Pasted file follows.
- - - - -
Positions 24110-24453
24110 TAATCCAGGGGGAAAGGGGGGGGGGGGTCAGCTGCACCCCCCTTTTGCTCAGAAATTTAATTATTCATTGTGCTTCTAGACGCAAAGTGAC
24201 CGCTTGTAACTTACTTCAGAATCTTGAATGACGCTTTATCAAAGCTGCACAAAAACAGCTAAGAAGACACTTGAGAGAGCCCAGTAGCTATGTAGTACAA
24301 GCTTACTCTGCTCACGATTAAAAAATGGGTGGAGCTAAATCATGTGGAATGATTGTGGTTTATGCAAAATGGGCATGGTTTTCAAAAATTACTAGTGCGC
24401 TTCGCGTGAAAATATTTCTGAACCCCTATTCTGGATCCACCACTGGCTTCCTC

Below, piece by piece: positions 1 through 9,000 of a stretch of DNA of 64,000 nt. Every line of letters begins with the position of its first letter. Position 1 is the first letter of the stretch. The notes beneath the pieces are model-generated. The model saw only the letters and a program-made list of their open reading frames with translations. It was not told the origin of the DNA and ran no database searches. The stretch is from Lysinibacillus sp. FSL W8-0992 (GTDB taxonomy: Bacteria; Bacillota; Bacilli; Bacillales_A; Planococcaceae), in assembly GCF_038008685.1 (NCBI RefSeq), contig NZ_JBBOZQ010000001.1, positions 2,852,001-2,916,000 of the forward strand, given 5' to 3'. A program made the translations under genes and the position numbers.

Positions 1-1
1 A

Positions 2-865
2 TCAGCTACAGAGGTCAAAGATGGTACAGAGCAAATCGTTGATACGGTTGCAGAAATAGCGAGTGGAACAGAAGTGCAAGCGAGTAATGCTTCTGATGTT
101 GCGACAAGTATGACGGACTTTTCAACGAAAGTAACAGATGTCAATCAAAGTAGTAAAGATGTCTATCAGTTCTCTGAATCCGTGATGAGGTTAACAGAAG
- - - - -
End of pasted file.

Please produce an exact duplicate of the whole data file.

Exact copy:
Positions 24110-24453
24110 TAATCCAGGGGGAAAGGGGGGGGGGGGTCAGCTGCACCCCCCTTTTGCTCAGAAATTTAATTATTCATTGTGCTTCTAGACGCAAAGTGAC
24201 CGCTTGTAACTTACTTCAGAATCTTGAATGACGCTTTATCAAAGCTGCACAAAAACAGCTAAGAAGACACTTGAGAGAGCCCAGTAGCTATGTAGTACAA
24301 GCTTACTCTGCTCACGATTAAAAAATGGGTGGAGCTAAATCATGTGGAATGATTGTGGTTTATGCAAAATGGGCATGGTTTTCAAAAATTACTAGTGCGC
24401 TTCGCGTGAAAATATTTCTGAACCCCTATTCTGGATCCACCACTGGCTTCCTC

Below, piece by piece: positions 1 through 9,000 of a stretch of DNA of 64,000 nt. Every line of letters begins with the position of its first letter. Position 1 is the first letter of the stretch. The notes beneath the pieces are model-generated. The model saw only the letters and a program-made list of their open reading frames with translations. It was not told the origin of the DNA and ran no database searches. The stretch is from Lysinibacillus sp. FSL W8-0992 (GTDB taxonomy: Bacteria; Bacillota; Bacilli; Bacillales_A; Planococcaceae), in assembly GCF_038008685.1 (NCBI RefSeq), contig NZ_JBBOZQ010000001.1, positions 2,852,001-2,916,000 of the forward strand, given 5' to 3'. A program made the translations under genes and the position numbers.

Positions 1-1
1 A

Positions 2-865
2 TCAGCTACAGAGGTCAAAGATGGTACAGAGCAAATCGTTGATACGGTTGCAGAAATAGCGAGTGGAACAGAAGTGCAAGCGAGTAATGCTTCTGATGTT
101 GCGACAAGTATGACGGACTTTTCAACGAAAGTAACAGATGTCAATCAAAGTAGTAAAGATGTCTATCAGTTCTCTGAATCCGTGATGAGGTTAACAGAAG